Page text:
Donald Trump reportedly taps anti-vaccine activist Robert F. Kennedy Jr. to lead a commission on vaccine safety

Trump, who has flirted with vaccine conspiracy theories, says "no decisions have been made" on vaccine panel

By Matthew Rozsa

Staff Writer

Published January 11, 2017 2:35PM (EST)

 (Chris Pizzello/invision/ap)
(Chris Pizzello/invision/ap)

Robert F. Kennedy Jr., a leading proponent of the debunked conspiracy theory that vaccines are linked to autism, met with President-elect Donald Trump on Tuesday — allegedly to discuss chairing a commission that will help spread his fringe beliefs.

"President-elect Trump has some doubts about the current vaccine policies and he has questions about it," Kennedy told the press on Tuesday. "He says his opinion doesn't matter . . . but the science does matter, and we ought to be reading the science and we ought to be debating the science."

Kennedy claimed that Trump had asked him to "chair a commission on vaccination safety and scientific integrity."

Trump's transition team has contradicted Kennedy's reports. While spokeswoman Hope Hicks confirmed to NBC News that the president-elect was "exploring the possibility of forming a committee on autism," she added that "no decisions have been made at this time."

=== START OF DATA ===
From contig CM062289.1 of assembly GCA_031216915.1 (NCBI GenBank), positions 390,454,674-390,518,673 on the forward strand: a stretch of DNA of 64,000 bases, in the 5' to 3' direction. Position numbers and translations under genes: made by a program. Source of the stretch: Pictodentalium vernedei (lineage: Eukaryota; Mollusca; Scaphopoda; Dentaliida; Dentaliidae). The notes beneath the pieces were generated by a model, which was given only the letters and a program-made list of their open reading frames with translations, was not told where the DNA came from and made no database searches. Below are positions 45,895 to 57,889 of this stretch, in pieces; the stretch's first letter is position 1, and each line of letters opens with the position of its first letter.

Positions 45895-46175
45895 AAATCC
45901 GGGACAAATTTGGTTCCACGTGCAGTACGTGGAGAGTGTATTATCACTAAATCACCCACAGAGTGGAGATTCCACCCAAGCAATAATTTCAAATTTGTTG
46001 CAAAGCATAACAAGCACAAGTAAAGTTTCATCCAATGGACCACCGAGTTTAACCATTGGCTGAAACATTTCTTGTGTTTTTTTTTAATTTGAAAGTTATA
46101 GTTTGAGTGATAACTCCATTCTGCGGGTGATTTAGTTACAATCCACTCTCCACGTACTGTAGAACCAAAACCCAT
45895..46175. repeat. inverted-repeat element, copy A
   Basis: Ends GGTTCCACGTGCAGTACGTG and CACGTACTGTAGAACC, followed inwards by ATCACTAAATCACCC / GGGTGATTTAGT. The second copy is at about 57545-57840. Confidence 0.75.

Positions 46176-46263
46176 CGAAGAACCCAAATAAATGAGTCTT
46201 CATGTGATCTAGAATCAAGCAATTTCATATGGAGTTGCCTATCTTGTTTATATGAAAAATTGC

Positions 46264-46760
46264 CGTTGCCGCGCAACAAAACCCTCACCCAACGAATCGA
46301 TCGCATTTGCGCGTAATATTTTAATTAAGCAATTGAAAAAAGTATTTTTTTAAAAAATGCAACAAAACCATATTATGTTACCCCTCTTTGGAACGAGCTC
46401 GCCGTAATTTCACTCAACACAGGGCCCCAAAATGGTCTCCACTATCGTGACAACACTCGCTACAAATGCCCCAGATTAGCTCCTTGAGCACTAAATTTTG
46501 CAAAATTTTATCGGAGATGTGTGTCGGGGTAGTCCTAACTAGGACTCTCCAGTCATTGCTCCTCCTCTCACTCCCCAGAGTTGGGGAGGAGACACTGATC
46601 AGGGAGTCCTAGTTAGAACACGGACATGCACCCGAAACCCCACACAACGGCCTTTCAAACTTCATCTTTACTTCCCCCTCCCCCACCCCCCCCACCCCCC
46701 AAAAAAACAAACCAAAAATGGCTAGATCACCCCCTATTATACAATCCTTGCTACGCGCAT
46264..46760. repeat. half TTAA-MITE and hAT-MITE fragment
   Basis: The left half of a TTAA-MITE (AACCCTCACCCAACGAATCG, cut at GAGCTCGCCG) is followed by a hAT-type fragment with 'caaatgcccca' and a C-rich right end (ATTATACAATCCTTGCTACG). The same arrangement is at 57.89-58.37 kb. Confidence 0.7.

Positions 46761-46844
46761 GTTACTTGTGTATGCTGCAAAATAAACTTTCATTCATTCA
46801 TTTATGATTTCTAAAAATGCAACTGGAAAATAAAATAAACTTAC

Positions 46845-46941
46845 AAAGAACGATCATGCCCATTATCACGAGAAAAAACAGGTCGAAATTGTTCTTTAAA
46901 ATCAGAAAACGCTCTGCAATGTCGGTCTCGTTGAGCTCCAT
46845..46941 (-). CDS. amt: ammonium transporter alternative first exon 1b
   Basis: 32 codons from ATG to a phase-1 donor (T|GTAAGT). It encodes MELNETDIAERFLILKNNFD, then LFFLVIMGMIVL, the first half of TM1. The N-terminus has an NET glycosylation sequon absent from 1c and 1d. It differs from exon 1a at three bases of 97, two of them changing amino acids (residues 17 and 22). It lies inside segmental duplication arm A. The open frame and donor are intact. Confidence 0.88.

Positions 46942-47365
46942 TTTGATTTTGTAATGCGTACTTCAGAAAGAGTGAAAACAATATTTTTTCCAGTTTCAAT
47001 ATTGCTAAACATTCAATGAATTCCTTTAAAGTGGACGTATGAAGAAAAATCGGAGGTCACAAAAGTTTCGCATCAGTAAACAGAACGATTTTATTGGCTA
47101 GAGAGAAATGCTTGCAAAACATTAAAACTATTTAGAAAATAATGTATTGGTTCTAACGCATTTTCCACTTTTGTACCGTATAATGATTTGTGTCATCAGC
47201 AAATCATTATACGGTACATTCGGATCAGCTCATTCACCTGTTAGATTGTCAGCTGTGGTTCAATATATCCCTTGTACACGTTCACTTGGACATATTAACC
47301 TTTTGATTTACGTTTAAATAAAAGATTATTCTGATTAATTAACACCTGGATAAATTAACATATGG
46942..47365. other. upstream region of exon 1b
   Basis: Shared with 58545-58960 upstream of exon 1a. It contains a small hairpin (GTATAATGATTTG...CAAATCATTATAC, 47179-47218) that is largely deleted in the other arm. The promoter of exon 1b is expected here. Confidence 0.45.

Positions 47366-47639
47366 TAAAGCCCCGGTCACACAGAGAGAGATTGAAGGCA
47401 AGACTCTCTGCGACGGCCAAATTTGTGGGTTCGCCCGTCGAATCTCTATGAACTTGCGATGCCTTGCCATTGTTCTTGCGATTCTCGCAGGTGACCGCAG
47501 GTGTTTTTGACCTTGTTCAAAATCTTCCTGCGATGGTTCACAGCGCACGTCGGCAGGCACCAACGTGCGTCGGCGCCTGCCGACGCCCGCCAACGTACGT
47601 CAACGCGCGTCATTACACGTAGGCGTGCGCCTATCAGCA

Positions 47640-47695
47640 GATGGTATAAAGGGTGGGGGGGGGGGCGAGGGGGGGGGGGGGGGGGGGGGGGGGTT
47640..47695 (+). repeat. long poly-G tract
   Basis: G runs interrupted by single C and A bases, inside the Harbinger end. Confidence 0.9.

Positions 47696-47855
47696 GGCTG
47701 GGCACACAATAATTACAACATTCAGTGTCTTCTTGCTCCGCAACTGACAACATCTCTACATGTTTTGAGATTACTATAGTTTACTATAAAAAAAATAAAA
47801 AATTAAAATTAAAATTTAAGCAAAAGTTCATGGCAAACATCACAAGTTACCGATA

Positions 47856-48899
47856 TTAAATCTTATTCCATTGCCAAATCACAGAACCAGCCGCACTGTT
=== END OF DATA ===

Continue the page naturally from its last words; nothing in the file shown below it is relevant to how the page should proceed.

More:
The president-elect has been linked to the vaccine conspiracy theories in the past. During a presidential debate in 2015, he infamously claimed that "autism has become an epidemic. Twenty-five years ago, 35 years ago, you look at the statistics, not even close. It has gotten totally out of control."

The anti-vaccine movement is based on a bogus 1998 medical paper by British medical researcher Andrew Wakefield, which was later revealed to have been riddled with methodological flaws. Wakefield himself had a financial conflict of interest which compromised the integrity of his findings on the subject. No reputable scientific study has ever discovered a link between vaccines and autism.


By Matthew Rozsa

Matthew Rozsa is a staff writer at Salon. He received a Master's Degree in History from Rutgers-Newark in 2012 and was awarded a science journalism fellowship from the Metcalf Institute in 2022.

MORE FROM Matthew Rozsa

Related Topics ------------------------------------------

Autism Donald Trump Robert Kennedy Jr. Vaccines